Call us today on 01253 858231

Housing Disrepair Case- A Property in General Disrepair.

by Jane Willacey

A Property in General Disrepair

Our client complained of lots of smaller problems that, over time, got worse and caused her property to descend into a state of general disrepair.


The first problem our client complained of was a leak emanating from the toilet. Her landlord sent an agent who appeared to fix it, but the problem soon returned. She reported the issue, and her landlord tried to fix it, several times, but each time the leak returned.

The water released eventually caused damp and mould to form. It entered the partition wall between the bathroom and separate toilet which resulted in the damp forming. The wall, on both sides, was wet to the touch. A bad smell was noticeable in both rooms.

Her landlord failed to undertake any proper investigation of the leak.

It was crucial that our client gave adequate notice of the disrepair or she may not have had a valid claim.

For more information on notice, read our introductory advisory guide for tenants:


The landlord had allowed the kitchen to fall into a poor condition in general. There were several items of disrepair for which they were responsible:

  • The storage heaters did not function correctly;
  • The kitchen door was missing posing a fire risk;
  • There was no heat or fire detector fitted; and
  • The window had blown causing condensation to form around it.


As there were lots of smaller issues at the property, our client had not reported all of them. She had not even informed us of all of them prior to inspection. Her primary complaints were the leak and associated damp. These had, by far, the biggest impact upon her and her family.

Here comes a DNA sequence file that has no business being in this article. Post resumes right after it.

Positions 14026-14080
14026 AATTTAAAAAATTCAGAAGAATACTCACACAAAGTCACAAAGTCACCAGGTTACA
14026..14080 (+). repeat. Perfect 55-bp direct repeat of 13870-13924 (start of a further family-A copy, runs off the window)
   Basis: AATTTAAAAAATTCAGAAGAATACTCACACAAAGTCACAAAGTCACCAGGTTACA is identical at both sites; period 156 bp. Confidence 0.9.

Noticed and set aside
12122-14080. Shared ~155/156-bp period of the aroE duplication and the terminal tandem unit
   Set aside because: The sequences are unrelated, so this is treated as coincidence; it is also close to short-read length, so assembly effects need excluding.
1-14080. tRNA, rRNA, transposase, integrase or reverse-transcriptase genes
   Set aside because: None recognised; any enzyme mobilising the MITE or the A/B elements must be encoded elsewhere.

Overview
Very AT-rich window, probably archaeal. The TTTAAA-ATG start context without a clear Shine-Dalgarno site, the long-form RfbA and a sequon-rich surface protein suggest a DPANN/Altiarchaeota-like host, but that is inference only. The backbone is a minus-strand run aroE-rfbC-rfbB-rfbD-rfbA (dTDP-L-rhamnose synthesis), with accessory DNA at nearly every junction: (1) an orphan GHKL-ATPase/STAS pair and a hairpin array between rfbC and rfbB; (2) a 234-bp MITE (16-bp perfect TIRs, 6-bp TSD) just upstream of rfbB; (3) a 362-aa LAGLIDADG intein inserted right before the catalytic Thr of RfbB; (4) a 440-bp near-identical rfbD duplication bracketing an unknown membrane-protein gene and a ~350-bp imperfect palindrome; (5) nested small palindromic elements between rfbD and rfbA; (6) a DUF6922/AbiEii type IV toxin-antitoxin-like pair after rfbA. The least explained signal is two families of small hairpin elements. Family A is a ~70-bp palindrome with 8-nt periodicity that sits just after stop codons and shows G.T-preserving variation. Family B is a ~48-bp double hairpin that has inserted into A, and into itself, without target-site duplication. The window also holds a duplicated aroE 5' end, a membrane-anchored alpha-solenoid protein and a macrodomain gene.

At the inspection, our expert surveyor also identified:

  • The boiler pressure was very high requiring further specialist investigation;
  • The bathroom extractor fan was not functioning correctly. This contributed to the damp and mould in that room;
  • The seal around the bath and sink had failed. It was also contaminated by mould and required replacing;
  • The smoke detector in the hallway did not function correctly;
  • The electrical inspection was overdue on the date of the survey;
  • The bedroom door was missing;
  • The bedroom light and fan above were missing; and
  • The bedroom windows had blown.


Our client’s landlord undertook their own inspection and could not deny the disrepair that our expert had identified.

They agreed to undertake almost all of the work. They would not replace the kitchen door as it transpired our client had removed this. A landlord is not responsible where an issue has been caused by the tenant.


The issues with damp and mould had caused damage to our client’s mattress. The cost of a replacement was £120.00 and we recovered this in full.

Our client also accepted an offer of £1,700 in compensation. The rent at the property was quite low and so this represented a good settlement.

While the leak was the primary issue complained of, the general disrepair at the property was addressed as part of the claim and our client’s home is now suitable for her and her family.

For more information on how compensation in housing disrepair claims is calculated, read our introductory guide: